Wednesday, March 20, 2019

Late Victorian Men's Clothing

As I indicated last month, my current book is set in Galveston, c. 1895. So far, I have researched settings, trolleys (streetcars), a Valentine's Day blizzard, and women's Victorian fashions. No, not cowgirls. Julia, my heroine is a big city gal, the daughter of a wealthy Houston businessman, so she dresses like a lady. Well, most of the time. She might end up riding a horse or sailing the ocean, not sure yet.
Corsario (Privateer) painting and photo by Mauricio GarcĂ­a Vega; wikipedia

Now I'm researching men's clothing in the late Victorian era. My hero, Raphael, is a time traveling privateer (a pirate commissioned by his country) from 200 years earlier. He's used to wearing knee breeches and loose shirts that tied at the throat. Seeing the strange attire worn in 1895 is shock enough; being stuffed into such a monkey suit threatens his masculinity, but he will have to get used to his new duds, like 'em or not.

So, what did Raphael end up wearing? A question I finally found the answer to today on a wonderful site, the Historical Emporium. This is a retail site selling authentic Victorian and Old West apparel, but it also offers terrific descriptions of individual articles of clothing. I would love to copy and paste what I found in the men's Victorian section, but I'd rather not be sued for plagiarism. So I'll summarize.
For more details, go here:

First, by the late Victorian era, clothing was being manufactured in factories and sold in stores and via mail-order catalogues. Men’s attire no longer had to be expensively tailored or sewn at home, although wealthy gentlemen still preferred custom tailored garments for better fit and exclusivity.
During Queen Victoria’s long reign, her son and heir Prince Edward, nicknamed “Bertie” and known as a playboy, was in modern terms a fashion icon. He traveled the world and popularized new styles. The newly rich middle classes, wishing to climb the social ladder, followed these styles, displaying wealth through clothing and possessions.
Frock coat, Victorian ers; public domain
Coats: Although the old-style frock coat gave way to the sack coat for informal day wear, the cutaway was revived in the 1880s, again becoming the choice for businessmen and gentlemen. For formal events, the tailcoat still dominated. The daring Tuxedo Coat was introduced in 1886, causing a shakeup in high society. (Raphael will likely wear a tailcoat to a formal ball.)
Cutaway coat, waistcoat, trousers & top hat; public domain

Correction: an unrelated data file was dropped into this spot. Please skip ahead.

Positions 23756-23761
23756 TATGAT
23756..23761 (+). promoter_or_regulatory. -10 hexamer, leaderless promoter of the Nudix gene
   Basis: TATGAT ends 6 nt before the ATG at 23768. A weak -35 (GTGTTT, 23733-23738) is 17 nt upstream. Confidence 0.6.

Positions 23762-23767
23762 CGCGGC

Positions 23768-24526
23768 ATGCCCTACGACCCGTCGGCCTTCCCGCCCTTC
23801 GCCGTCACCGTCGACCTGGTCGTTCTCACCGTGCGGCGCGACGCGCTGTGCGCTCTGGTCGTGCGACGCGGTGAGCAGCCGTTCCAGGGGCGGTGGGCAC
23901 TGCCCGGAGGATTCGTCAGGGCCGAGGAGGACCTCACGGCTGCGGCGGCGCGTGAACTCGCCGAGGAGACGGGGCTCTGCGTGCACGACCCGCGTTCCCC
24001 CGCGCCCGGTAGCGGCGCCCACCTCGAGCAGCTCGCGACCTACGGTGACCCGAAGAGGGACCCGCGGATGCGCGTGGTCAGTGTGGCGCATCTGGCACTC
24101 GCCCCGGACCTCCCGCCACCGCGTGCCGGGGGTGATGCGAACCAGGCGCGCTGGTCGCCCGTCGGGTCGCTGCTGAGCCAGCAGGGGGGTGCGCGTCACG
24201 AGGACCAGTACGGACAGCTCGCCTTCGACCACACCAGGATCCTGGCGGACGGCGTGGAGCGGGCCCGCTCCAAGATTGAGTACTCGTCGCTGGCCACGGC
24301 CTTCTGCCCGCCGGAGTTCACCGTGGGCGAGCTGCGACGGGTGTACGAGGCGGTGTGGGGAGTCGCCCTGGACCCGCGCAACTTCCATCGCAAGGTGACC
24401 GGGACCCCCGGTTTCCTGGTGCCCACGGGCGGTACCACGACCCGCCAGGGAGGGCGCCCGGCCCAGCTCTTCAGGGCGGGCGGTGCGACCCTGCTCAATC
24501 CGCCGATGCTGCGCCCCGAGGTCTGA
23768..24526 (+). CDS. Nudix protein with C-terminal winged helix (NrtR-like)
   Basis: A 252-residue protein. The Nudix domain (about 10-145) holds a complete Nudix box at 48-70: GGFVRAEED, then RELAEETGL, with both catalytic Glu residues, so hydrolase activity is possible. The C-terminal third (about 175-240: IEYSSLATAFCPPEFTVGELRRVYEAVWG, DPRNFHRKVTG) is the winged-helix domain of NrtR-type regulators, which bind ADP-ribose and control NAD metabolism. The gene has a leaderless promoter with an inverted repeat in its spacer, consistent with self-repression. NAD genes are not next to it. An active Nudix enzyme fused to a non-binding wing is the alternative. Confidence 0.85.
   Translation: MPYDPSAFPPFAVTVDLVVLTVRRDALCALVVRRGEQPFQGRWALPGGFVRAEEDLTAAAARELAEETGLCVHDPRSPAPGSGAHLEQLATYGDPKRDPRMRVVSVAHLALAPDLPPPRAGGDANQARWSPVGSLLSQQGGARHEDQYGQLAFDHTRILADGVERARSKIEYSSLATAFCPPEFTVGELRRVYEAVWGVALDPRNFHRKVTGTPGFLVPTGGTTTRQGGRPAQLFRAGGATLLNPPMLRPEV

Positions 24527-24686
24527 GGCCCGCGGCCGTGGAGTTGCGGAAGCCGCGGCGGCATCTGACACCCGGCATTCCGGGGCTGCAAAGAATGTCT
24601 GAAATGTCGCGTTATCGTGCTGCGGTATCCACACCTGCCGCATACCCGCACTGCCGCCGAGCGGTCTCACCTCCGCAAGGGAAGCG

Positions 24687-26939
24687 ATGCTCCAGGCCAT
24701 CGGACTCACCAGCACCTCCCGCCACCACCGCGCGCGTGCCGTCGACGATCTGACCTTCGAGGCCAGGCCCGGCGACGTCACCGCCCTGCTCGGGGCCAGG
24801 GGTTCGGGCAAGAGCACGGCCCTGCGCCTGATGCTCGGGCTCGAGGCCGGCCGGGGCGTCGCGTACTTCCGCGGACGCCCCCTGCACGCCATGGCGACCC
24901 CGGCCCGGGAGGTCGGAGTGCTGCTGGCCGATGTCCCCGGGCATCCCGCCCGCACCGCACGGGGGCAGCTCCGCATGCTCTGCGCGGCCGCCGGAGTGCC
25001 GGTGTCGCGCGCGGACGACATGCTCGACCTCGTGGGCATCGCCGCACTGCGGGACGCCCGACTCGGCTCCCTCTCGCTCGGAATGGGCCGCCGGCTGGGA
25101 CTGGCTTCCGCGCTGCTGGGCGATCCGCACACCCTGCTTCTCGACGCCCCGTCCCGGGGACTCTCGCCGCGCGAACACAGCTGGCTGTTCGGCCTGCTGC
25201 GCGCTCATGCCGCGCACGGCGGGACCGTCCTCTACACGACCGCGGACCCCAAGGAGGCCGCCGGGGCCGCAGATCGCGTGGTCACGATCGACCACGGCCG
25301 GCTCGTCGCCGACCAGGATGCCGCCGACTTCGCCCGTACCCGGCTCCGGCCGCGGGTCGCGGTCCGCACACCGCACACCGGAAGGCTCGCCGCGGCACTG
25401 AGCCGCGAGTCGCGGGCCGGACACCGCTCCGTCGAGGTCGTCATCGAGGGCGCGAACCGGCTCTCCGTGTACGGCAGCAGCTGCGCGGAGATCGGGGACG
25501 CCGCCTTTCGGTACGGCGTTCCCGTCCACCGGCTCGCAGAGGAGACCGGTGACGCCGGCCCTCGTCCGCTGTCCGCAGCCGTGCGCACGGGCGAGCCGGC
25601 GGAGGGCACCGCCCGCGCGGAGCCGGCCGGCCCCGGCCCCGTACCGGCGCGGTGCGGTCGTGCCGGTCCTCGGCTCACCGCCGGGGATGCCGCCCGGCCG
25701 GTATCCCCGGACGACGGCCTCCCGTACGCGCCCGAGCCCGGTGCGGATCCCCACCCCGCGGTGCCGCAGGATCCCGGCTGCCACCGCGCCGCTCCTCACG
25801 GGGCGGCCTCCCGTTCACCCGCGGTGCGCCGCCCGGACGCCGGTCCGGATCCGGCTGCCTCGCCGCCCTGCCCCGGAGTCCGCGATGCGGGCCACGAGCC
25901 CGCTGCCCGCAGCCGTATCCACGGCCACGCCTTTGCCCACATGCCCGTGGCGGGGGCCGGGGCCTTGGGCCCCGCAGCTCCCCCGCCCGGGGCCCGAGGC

Vests: Usually called waistcoats, vests remained a staple for all classes. Shirts were basically considered undergarments and a man should not be seen in "bare shirtsleeves" by anyone other than his wife or close family.
Shirts: Since ready-to-wear clothes had become available to the public, a new shirt was quite affordable, but frequent laundering could be difficult. Detachable white collars and cuffs were vital. A proper gentleman stocked at least six collars and sets of cuffs to last a full year. They were the only part of a shirt that showed, thus hiding a dirty shirt from view. I keep thinking how nasty the man might smell. Eeuw!
Trousers: Black was the basic color for trousers, although other colors did appear. The zipper wasn't yet invented; pants featured button flies and suspender rivets. Belts did not become popular until the 1920s. For activities such as hunting, woolen breeches were worn, and knickers for sporting events. And as you western lovers know, Levi Strauss introduced denim jeans in 1873.
Hats: Tall black hats still prevailed for evening wear, but many different hat styles were available for other occasions. Derby hats remained popular; the stiff Homburg found favor during the 1880s among gentlemen and businessmen. Straw boaters might be worn during warm weather months.
Ties: Bow ties were popular during the late Victorian era, but the four-in-hand and ascot also gained popularity. Other types of ties were also mentioned in the article. Neckwear was a way to express individual style.
The article concludes: “As Victoria's reign ended and Edward ascended to the throne, men's fashion began to reflect his style even more. His preference for tweedy Norfolk jackets and Homburg hats figure prominently in men's fashion at the turn of the century.”

While we love our cowboys, it’s helpful to remember not all westerners lived on ranches, prospected for gold and silver or robbed banks and trains. A number lived in towns and cities, and they enjoyed keeping up with fashions just as we do today.
Lyn Horner is a multi-published, award-winning author of western historical romance and paranormal romantic suspense novels, all spiced with sensual romance. She is a former fashion illustrator and art instructor who resides in Fort Worth, Texas – “Where the West Begins” - with her husband and a very spoiled cat. As well as crafting passionate love stories, Lyn enjoys reading, gardening, genealogy, visiting with family and friends, and cuddling her furry, four-legged children.

Amazon Author Page: (universal link)
Newsletter:  Lyn’s Romance Gazette
Website:  Lyn Horner’s Corner 


  1. What a great piece, Lynn. I will have to go to the original article/resource to better know what Homburgs looked like or the difference between Knickers, breeches and britches. Thanks for a fun blog.

    1. Arletta, I'm delighted you enjoyed reading about Victorian men's fashions. Thanks for popping in.

  2. Lyn, you've taken on writing quite a story! Sounds fascinating. Thanks for the historical clothing Web site, good reference.

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